The National Grange was founded by Oliver Hudson Kelley after the Civil War in 1867. Kelley was looking for a way to improve farmers' lives throughout the country and hoping this new fraternal order, the Patrons of Husbandry, would help heal some of the wounds left by that terrible war.
Movements to organize farmers had already started in California. In 1873 the new San Ramon Farmers' Union sent George McCamley and Robert Baldwin as delegates to a San Francisco convention to form a statewide Farmers' Union. Instead convention attendees heard about the National Grange organization and agreed to form a California Grange, Patrons of Husbandry.
On Oct. 1, 1873, Danville Grange No. 85 was organized, with 30 charter members (20 men, 10 women). It became the third Grange in Contra Costa County and the 85th in the state. Charles Wood of Sycamore Valley was elected the first Worthy Master. By 1875 there were 15,193 Grange members in California.
Grangers worked to improve rural economic conditions and educate their members. One major goal was to sell their wheat and secure larger returns for the farmers. The local wheat was a dry, flavorful grain which sold well at the Liverpool Corn Exchange for $68 a ton in the 1870s, but the farmers received only $28 a ton.
They organized several facilities to support wheat marketing. The Grangers' Wharf and railroad line in Martinez provided a deep-water location for their wheat. In April, 1874, Wood and John Chrisman helped found the Grangers Bank of California. Danville Grange members John J. Kerr, Erastus Ford and James Stone helped plan a new warehouse and business association.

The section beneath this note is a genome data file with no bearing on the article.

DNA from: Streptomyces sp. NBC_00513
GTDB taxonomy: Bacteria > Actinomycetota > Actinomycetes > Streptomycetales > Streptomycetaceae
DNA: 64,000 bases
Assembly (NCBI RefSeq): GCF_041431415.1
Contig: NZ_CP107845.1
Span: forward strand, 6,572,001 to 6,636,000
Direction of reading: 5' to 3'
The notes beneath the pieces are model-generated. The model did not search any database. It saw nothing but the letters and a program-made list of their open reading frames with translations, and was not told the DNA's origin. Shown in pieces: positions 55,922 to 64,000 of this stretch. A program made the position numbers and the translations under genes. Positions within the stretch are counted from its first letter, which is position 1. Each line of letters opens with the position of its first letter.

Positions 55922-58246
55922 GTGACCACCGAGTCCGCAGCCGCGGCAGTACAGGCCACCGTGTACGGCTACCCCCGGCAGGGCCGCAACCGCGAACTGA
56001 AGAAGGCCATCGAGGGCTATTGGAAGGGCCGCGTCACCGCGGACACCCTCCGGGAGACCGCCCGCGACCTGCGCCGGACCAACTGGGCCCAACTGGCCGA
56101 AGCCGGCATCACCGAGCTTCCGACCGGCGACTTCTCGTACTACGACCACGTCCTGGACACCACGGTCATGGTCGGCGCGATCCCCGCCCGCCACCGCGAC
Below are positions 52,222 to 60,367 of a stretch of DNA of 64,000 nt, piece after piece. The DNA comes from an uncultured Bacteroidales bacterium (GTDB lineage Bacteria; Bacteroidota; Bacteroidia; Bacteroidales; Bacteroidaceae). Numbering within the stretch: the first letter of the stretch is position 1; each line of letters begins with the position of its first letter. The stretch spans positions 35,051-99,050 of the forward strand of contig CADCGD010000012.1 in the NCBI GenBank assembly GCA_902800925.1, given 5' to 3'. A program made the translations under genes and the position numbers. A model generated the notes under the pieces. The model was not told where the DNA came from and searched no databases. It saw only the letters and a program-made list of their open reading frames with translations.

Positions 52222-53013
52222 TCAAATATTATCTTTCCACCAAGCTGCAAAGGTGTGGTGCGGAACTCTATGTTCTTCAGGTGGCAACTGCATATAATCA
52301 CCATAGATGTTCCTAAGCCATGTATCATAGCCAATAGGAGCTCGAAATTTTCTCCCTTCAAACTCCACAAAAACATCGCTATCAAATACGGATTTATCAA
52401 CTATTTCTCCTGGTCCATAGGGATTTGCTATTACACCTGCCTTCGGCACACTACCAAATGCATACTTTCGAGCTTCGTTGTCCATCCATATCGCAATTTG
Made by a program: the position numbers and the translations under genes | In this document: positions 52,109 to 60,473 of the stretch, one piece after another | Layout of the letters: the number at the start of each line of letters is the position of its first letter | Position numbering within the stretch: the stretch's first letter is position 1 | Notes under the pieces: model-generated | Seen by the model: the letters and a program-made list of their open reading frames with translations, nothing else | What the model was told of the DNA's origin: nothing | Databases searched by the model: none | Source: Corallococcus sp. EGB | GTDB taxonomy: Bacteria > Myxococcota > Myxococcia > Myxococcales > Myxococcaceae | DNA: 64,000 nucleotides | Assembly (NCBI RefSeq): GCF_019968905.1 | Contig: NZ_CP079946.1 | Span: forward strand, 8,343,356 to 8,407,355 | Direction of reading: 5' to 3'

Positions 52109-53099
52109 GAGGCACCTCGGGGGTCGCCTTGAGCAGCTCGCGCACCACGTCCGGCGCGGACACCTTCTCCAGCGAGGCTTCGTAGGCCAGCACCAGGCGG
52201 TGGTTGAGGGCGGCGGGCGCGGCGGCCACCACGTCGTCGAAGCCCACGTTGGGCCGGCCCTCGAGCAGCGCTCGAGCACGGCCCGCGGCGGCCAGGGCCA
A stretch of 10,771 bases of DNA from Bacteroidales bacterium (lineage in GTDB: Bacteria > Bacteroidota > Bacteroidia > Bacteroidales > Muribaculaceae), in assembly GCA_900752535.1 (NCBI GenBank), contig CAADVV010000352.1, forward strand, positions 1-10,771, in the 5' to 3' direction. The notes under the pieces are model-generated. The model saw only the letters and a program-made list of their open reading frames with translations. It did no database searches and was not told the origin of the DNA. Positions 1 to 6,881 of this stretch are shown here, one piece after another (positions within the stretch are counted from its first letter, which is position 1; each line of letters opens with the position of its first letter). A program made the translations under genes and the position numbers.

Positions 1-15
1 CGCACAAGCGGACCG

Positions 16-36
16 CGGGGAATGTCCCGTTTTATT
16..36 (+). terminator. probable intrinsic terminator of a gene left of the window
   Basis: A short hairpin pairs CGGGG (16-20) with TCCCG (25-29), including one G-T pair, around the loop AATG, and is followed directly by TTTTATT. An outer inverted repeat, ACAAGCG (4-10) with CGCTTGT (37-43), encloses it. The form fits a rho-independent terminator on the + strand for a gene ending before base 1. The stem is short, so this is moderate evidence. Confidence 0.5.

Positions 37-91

Although the organization was non-partisan it was politically active. Grangers lobbied the state legislature for "Granger laws" to reduce the power of the railroads. Fully a quarter of the representatives elected to the 1878-9 California Constitutional Convention were Grangers, including Danville founder Dan Inman who was the first Worthy Master in Livermore. Several local leaders served in the state legislature, including ranchers Andrew Inman and Charles Wood and teacher A.J. Young.
Grangers took the lead in all aspects of valley life, with women and men sharing the Worthy Master position. The Grange Hall on Front Street in Danville became the community center hosting meetings and entertainments, picnics, and speeches on topics such as fair railroad rates, the need for a railroad, ground squirrel eradication and women's suffrage.
The impact of the Grange in the valley and nationwide was profound. Their meetings raised the level of civic discourse, brought new ideas to the Valley's rural setting and enriched the lives of farm families.
1868 Grange founded after Civil War by Oliver Hudson Kelley
1873 National Grange proposal presented at the Farmers' Union convention in San Francisco and the California Grange was formed
Oct. 1, 1873 The Danville Grange No. 85 was founded. 20 men and 10 women were Charter Members. Charles Wood was elected first Worthy Master
1874 Grange Hall was built in Danville west of Front Street. First meeting was held Nov. 14, 1874. Meetings and potlucks were held every Saturday
1870s Grange members helped organize the Grangers' bank, business association, warehouse and wharf. They promoted lower railroad rates and squirrel eradication
1887 A harvest feast at the Grange picnic grounds on Front Street drew 1,500 people from all over the East Bay
1909 Grange initiated a public high school in the Valley and the Good Roads League in the County
1913 Grange and Odd Fellows built a Social and Fraternal Hall on Front Street, using the original Grange building for the second floor.
1927 Grange relinquished Hall ownership
1952 New Danville Grange Hall built on Diablo Road, on land donated by former Worthy Master Will Stewart
2007 Today the Danville Grange No. 85 is the only active Grange remaining in Contra Costa County